Rebellion Racing became the final overall winners in American Le Mans Series competition, when Neel Jani, Nicolas Prost and Nick Heidfeld took their Lola B12/60 Toyota to victory in last weekend’s Petit Le Mans, the team’s second-consecutive win in the 1,000-mile/10-hour enduro.
While it marked the end of an era for North American sports car racing, it also signaled the completion of the Anglo-Swiss squad’s successful LMP1 venture with Lola, as it gears up for a new chapter in the 2014 FIA World Endurance Championship with a pair of ORECA-built, Toyota-powered Rebellion R-One prototypes.
FOX Sports’ SPEED Blog caught up with team manager Bart Hayden to get an update on the development of the new car, as well as Rebellion’s ambitions for a return to the States on a full-time basis.
John Dagys: How has development of the Rebellion R-One gone so far?
Bart Hayden: “We’ve had quite regular meetings. I was over in France [three] weeks ago. We had the drivers involved and took a look at what was happening. Things are progressing. The schedule is still that we’re aiming to have the first car on track in the middle of March.
“That’s obviously a little late when compared to the likes of Porsche but I think for where we are, it’s difficult to be much earlier than that.
“We’re hoping that having a conventional style car, i.e.: a non-hybrid, with an engine that’s an evolution of this one, hopefully we won’t have too many teething problems. I’m sure there will be a few. But hopefully we can identify those early on and rectify those before we get into any serious testing and before the first race.
JD: Is the plan still to have both cars ready for the WEC season opener at Silverstone?
BH: “We don’t want to think of anything less than that because if we do, then things will slip. They just tend to. Silverstone and Spa with two cars will be good preparation for Le Mans as well. It will be the first real opportunity for everybody, the ACO, included, to see how the new regulations will be panning out and if any adjustments are needed. For sure, we’re pushing very hard for that.”
JD: Have you received any interest in selling customer R-Ones, or even potentially your Lola-Toyotas, which will be grandfathered into LMP1 next year?
BH: “People have approached us but more towards the interest in grandfathering the Lolas we have. The Lola has been a good car and it’s probably an attractive proposition because it’s reliable, competitive, parts are available through Multimatic and Haas. It’s one where if people want to get involved, they can do so in a low risk way.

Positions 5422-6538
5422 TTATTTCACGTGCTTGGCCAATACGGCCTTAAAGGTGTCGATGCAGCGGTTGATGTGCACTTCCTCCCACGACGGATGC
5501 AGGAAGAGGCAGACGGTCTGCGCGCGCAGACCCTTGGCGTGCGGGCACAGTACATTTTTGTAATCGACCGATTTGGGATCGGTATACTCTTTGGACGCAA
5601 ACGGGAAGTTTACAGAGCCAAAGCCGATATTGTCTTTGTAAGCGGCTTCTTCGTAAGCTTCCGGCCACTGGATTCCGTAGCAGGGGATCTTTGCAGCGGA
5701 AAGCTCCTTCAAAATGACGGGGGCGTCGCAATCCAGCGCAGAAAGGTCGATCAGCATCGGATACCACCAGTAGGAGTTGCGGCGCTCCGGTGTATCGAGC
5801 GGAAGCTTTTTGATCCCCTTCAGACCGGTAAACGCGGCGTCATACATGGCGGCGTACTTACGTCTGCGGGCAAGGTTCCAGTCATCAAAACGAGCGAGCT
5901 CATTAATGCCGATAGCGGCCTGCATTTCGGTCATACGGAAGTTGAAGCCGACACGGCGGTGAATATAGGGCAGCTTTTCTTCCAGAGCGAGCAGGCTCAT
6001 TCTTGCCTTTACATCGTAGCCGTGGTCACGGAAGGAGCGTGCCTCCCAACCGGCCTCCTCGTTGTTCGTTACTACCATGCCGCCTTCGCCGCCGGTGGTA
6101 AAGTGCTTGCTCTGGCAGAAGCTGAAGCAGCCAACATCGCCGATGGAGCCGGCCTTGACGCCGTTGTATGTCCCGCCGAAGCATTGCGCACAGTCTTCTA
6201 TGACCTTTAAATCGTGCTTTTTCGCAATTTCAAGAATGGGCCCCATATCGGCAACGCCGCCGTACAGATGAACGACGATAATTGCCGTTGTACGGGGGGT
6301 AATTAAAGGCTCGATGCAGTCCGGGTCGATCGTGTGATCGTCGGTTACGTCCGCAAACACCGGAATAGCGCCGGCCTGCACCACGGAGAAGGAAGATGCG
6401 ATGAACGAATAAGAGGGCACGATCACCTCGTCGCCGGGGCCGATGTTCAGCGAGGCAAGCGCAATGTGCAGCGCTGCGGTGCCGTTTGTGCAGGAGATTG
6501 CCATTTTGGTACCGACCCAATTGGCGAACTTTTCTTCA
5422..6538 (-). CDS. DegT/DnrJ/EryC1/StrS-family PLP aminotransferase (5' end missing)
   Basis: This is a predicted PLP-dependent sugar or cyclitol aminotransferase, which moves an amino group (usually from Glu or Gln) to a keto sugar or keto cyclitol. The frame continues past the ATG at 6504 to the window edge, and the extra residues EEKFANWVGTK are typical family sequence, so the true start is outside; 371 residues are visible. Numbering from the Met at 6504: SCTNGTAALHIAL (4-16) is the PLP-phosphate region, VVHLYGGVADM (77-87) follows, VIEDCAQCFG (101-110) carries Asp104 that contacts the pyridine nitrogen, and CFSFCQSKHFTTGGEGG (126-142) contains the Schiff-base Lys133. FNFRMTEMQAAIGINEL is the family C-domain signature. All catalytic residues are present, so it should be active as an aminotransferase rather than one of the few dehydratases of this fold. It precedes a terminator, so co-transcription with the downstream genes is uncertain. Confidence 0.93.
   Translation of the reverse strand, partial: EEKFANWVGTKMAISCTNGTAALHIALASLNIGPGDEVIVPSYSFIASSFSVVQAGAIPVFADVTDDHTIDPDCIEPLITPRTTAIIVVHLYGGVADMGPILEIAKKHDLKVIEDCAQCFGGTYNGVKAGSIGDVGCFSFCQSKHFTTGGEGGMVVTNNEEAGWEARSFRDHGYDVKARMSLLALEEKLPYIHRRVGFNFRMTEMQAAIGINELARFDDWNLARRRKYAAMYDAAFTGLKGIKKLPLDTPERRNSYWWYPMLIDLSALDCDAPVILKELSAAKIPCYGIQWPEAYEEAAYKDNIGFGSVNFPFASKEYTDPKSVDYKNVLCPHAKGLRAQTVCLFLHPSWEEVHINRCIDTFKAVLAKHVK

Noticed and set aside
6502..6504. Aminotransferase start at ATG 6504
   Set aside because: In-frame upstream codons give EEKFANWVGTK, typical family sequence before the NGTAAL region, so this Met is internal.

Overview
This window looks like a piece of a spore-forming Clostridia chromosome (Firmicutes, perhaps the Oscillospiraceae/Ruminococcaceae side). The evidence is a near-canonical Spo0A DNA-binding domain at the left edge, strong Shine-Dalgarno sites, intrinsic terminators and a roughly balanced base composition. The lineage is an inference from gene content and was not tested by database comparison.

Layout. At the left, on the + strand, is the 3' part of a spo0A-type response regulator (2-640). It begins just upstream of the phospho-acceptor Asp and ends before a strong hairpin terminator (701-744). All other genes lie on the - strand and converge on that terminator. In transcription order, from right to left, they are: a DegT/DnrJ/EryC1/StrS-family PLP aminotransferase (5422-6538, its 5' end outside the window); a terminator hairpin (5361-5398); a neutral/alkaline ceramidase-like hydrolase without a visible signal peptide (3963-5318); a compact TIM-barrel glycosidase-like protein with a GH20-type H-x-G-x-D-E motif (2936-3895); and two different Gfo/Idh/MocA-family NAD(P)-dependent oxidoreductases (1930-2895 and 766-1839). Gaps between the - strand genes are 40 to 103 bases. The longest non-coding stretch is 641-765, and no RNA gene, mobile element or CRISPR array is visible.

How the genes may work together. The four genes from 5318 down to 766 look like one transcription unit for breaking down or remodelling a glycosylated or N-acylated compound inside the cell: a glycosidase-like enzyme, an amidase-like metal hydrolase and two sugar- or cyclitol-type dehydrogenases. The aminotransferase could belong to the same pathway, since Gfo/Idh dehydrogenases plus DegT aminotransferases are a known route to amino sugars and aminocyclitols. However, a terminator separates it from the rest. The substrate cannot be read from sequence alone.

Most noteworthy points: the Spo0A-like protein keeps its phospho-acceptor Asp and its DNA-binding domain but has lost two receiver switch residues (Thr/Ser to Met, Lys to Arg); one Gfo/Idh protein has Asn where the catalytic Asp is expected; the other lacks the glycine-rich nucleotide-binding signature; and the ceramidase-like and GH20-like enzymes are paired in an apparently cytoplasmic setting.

“In terms of interest in buying R-Ones, there’s been a little bit but we haven’t really pushed too hard because it’s all out to be ready for ourselves for the first couple of races.”
JD: Are you concerned about the potential lack of competition in the LMP1 Privateer category (LMP1-H) next year?
BH: “I’m not really too worried about that because I’m hoping that if the ACO has the table of equivalency correct, there should be less of a distinction between a LMP1-L and a LMP1-H. Hopefully we’re all going to be racing each other rather than having this class within a class we have today.”
JD: Are there any plans to return to the U.S. in the future?
BH: “We’d like to come back but 2014 is probably a little bit too early because it’s not clear what the regulations are going to be for ’14. I think watching from the sidelines through 2014 whilst we develop and refine the car that we’re having built for the WEC regulations, is probably a sensible approach.
“If things have settled down a little bit through ’14, then maybe we can look to come back here in ’15. It might be difficult given the number of cars on the grid and some of the limitations that are being expressed about that.
“It’s hard to say whether a P2 or a DP or what car we’d want to come back with. The R-One chassis will have some bearing towards the new ORECA P2 Coupe. Potentially we could look to utilize the tub in that kind of configuration. But I think that’s a little bit distant and not close on the horizon.”